arecoline


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a·rec·o·line

(ă-rek'ō-lēn),
A colorless oily alkaloid derived from the betel nut; a cholinomimetic.

arecoline

(ă-rek′ŏ-lēn″) [ areca + -ol + -ine]
An alkaloid found in the betel nut that causes cholinergic toxicity when the nut is chewed. Arecoline also causes periodontal disease and cancer of the upper gastrointestinal tract.
References in periodicals archive ?
Wang, "Arecoline the colonic smooth muscle motility via M3 receptor in rabbits," Chinese Journal of Physiology, vol.
Arecoline is the main alkaloid ingredient in BQ followed by arecaidine.
In a normal tissue, collagen is degraded by phagocytosis whereas in OSMF, arecoline suppresses T cell activity which in turn decreases the cell mediated immunity resulting in decreased phagocytosis.
Arecoline, an alkaloid present in betel nut reportedly showed hypoglycemic activities (Chempakam, 1993).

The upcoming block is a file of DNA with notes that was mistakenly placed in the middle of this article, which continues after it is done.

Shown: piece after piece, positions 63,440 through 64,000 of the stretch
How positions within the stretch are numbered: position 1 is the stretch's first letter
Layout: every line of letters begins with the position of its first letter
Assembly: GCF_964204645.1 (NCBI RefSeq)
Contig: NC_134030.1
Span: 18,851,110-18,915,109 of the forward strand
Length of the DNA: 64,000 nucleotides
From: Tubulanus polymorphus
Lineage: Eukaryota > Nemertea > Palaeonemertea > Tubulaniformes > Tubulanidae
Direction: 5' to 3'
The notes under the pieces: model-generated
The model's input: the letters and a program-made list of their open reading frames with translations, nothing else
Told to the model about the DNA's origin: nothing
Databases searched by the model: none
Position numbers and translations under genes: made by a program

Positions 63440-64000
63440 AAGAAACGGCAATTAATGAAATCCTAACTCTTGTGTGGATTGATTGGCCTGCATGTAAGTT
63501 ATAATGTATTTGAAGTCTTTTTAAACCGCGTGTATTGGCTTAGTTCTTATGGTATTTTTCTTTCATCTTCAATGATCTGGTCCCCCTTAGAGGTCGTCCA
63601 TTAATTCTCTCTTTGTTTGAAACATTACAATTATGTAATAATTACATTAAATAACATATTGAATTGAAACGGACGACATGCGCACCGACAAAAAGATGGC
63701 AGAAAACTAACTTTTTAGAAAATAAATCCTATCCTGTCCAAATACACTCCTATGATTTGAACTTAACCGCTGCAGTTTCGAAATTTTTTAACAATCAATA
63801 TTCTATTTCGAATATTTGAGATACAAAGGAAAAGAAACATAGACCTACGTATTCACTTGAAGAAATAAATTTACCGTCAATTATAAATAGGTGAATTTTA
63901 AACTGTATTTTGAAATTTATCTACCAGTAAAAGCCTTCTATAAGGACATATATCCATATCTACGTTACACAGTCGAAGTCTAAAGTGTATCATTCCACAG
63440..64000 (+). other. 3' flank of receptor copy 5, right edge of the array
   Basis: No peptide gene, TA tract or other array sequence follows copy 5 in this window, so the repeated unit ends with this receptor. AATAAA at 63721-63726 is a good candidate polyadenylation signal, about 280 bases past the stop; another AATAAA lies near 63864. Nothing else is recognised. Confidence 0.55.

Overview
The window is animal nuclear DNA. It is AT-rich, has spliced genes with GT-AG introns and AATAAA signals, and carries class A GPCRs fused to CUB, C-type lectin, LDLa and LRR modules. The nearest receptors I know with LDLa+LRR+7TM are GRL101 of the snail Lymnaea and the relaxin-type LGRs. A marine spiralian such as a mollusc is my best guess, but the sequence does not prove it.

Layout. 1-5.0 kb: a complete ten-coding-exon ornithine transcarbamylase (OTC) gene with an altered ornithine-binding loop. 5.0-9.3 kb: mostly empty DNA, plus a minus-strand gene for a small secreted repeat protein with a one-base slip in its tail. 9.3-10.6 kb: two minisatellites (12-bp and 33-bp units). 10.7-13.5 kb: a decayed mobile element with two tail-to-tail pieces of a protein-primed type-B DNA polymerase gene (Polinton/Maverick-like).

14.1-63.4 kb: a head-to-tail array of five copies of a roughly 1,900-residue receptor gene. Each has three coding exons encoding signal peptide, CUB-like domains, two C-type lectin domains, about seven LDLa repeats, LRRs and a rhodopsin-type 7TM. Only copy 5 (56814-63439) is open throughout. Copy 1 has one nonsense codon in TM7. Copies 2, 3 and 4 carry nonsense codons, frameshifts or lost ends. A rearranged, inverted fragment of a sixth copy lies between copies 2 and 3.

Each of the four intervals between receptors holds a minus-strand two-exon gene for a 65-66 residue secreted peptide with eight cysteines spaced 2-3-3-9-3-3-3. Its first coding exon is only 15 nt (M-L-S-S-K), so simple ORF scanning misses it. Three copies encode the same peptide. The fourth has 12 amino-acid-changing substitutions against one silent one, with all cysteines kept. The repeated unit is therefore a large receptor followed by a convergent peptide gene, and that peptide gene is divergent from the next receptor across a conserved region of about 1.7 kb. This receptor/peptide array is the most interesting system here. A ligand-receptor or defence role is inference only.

Gomez et al., "The muscarinic cholinergic agonist arecoline stimulates the rat hypothalamic-pituitary-adrenal axis through a centrally-mediated corticotropin-releasing hormone-dependent mechanism, " Endocrinology, vol.
We have chosen the brownish white color derived from thin sliced pieces of the nuts which have a high qualitative content of Arecoline as one of the active ingredients in antihelmintic action of Areca catechu Linn.
It contains three major alkaloids: arecoline, pilocarpine, and muscarine.
Some studies have proved that arecoline in areca nut is the main causative agent and tannin which is a protein, can have synergistic role.
Prenatal exposure to arecoline (areca nut alkaloid) and birth outcomes.
Betel nuts contain the alkaloid arecoline a mild stimulant that produces a feeling of well being.
It was also found that convolvine potentiates the effects of arecoline, a muscarinic memory enhancer that ameliorates cognitive deficits in Alzheimer's disease (Asthana 1996, Mirzaev 1998).